“I just opened another gym, it was the middle of the summer and I have two kids. It was on Long Island, I was selling T-shirts, I had so much different things going on. I was so burned out from the fight I remember saying to my coaches, ‘I don’t even want to do this anymore,’” LaFlare said. “Regardless if I won or lost, I said this stuff before the fight, I was like, ‘I’m burned out, I need to clear my mind from this for a couple of months.’ And I did, and now I’m having the best training I’ve ever had in my life. I’m enjoying every time I’m coming in there, I’m enjoying training, I’m enjoying picking up new things, I’m trying to get better, and that’s what you need to be a champ and to be the best, that’s what’s happening.”

Sterling also took some time after his knockout, but in his case, it was about not rushing the recovery process. The bantamweight spoke to his coaches and several area fighters, including Chris Weidman, Gian Villante and Al Iaquinta, to come up with the best rehab plan.

“Obviously longevity is a big thing for me, but I don’t plan on being in this sport until I’m 40 anyway, but I want to be able to preserve my body and my brain,” Sterling said. “So I made sure I did no contact at first, I took some time off, I think about three-to-four weeks of no training whatsoever, then I came back started training more cardio, more lifting, the whole-nine of wrestling, jiujitsu. Then I kind of got back into the contact sparring maybe 4 ½-to-5 weeks ago, so very little, man, and it’s only once a week. And I do the hitting, I don’t get hit very often.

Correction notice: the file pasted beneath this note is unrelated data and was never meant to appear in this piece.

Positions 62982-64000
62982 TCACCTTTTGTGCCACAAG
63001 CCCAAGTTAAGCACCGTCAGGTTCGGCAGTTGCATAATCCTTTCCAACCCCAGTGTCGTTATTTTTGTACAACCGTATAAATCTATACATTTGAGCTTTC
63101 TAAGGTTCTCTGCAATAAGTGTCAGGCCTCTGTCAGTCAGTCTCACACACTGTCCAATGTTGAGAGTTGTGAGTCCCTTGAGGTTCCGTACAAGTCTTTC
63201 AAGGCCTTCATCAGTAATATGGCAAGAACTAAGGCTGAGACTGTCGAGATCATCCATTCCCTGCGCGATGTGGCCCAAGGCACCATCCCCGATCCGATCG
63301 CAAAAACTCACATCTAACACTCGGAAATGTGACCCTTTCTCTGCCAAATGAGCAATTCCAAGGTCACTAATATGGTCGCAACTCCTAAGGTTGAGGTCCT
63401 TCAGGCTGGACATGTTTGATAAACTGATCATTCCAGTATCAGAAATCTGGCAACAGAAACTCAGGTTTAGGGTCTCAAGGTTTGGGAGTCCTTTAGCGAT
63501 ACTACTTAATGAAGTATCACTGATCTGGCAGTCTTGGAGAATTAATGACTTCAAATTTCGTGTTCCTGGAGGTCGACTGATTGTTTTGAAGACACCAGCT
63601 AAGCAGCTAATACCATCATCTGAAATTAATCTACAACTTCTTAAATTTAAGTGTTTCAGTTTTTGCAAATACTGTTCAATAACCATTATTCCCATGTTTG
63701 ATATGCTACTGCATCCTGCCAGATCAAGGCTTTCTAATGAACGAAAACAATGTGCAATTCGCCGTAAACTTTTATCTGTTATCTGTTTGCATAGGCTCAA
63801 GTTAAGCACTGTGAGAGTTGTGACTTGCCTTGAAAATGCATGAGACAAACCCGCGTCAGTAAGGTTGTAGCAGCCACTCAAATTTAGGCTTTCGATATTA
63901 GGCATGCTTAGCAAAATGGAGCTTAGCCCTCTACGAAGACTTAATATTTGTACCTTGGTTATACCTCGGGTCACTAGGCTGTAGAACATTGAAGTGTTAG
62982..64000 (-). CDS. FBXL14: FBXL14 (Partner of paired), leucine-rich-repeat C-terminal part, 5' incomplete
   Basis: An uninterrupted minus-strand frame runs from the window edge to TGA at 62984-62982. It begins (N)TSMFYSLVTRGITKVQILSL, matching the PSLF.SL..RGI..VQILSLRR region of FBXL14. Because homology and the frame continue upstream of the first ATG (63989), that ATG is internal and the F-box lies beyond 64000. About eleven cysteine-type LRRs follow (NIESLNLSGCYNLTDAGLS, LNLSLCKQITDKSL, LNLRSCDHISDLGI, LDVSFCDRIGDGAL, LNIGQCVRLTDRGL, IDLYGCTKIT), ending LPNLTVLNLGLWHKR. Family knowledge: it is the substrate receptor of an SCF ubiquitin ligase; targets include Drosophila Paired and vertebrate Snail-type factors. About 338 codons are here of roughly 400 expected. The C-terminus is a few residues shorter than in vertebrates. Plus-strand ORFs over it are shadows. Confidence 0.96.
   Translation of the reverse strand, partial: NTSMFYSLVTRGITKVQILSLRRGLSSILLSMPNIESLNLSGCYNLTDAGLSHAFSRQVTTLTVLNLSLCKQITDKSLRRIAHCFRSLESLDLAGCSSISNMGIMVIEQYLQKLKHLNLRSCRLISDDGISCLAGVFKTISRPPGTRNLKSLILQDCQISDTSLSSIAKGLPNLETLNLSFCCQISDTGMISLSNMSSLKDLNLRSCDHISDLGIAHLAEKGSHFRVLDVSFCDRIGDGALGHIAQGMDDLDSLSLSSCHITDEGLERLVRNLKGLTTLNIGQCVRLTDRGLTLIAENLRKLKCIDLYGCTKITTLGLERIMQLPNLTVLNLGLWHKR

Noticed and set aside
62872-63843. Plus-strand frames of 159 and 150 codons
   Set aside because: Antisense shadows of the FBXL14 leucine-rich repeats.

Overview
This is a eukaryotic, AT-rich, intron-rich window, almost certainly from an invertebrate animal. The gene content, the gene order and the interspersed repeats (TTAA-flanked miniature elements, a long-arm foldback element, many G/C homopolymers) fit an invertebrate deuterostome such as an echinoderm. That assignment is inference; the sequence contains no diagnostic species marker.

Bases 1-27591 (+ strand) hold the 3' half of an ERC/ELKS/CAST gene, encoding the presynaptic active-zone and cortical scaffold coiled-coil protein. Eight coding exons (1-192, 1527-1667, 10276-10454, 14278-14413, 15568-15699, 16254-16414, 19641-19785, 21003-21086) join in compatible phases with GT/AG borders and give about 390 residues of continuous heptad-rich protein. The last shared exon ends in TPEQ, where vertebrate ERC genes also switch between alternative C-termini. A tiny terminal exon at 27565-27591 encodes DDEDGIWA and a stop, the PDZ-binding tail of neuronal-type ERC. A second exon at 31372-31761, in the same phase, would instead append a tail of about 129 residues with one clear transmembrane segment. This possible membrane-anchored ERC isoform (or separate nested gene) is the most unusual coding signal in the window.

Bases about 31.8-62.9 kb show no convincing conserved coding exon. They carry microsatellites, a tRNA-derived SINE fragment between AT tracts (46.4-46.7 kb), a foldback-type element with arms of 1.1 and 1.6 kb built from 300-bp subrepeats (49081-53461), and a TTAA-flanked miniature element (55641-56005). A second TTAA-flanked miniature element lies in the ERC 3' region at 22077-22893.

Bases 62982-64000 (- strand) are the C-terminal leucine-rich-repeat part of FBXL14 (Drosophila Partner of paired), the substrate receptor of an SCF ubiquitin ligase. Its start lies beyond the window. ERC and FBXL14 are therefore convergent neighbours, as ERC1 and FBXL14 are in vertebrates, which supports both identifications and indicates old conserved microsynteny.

“It really depends on how you’re feeling. I didn’t have any symptoms the night of, the day after, the following weeks, there was no post-concussion symptoms whatsoever.”

Both men have put their bad nights behind them and are focused on what’s to come in Atlantic City. LaFlare believes he’ll have the advantage anywhere the fight goes against Garcia.

“I think Garcia is a very good matchup for me. I think he’s extremely explosive, very strong. I think he prides himself as being a wrestler, which is good for me because I think I’m a more scrappy, scrambling wrester,” LaFlare said. “I think I set up my takedowns better than he does. He looks like he’s pretty decent on the ground, but I don’t think that’s anything that’s going to threaten me.”

As for Sterling, he sees this fight with Johns as a chance to seal his status in a competitive bantamweight division.

“If I’m being completely honest, he’s not the toughest guy I’ve faced in terms of skill set on paper,” Sterling said. “In terms of heart and everything else, he may be tougher in that department, but outside of that, on paper, he’s not the toughest I’ve faced. But every fight is different. I think it’s a huge opportunity for him, he’s looking at it as a steppingstone, I’m looking at it as a way to cement my name still within the top 10. I’ve gotta go out there and do my job, beat him up, get him out of there and show him that it’s not his turn yet. He’s gotta wait in line and it’s still my time to shine. I’m coming for that bantamweight title.”

New York Sports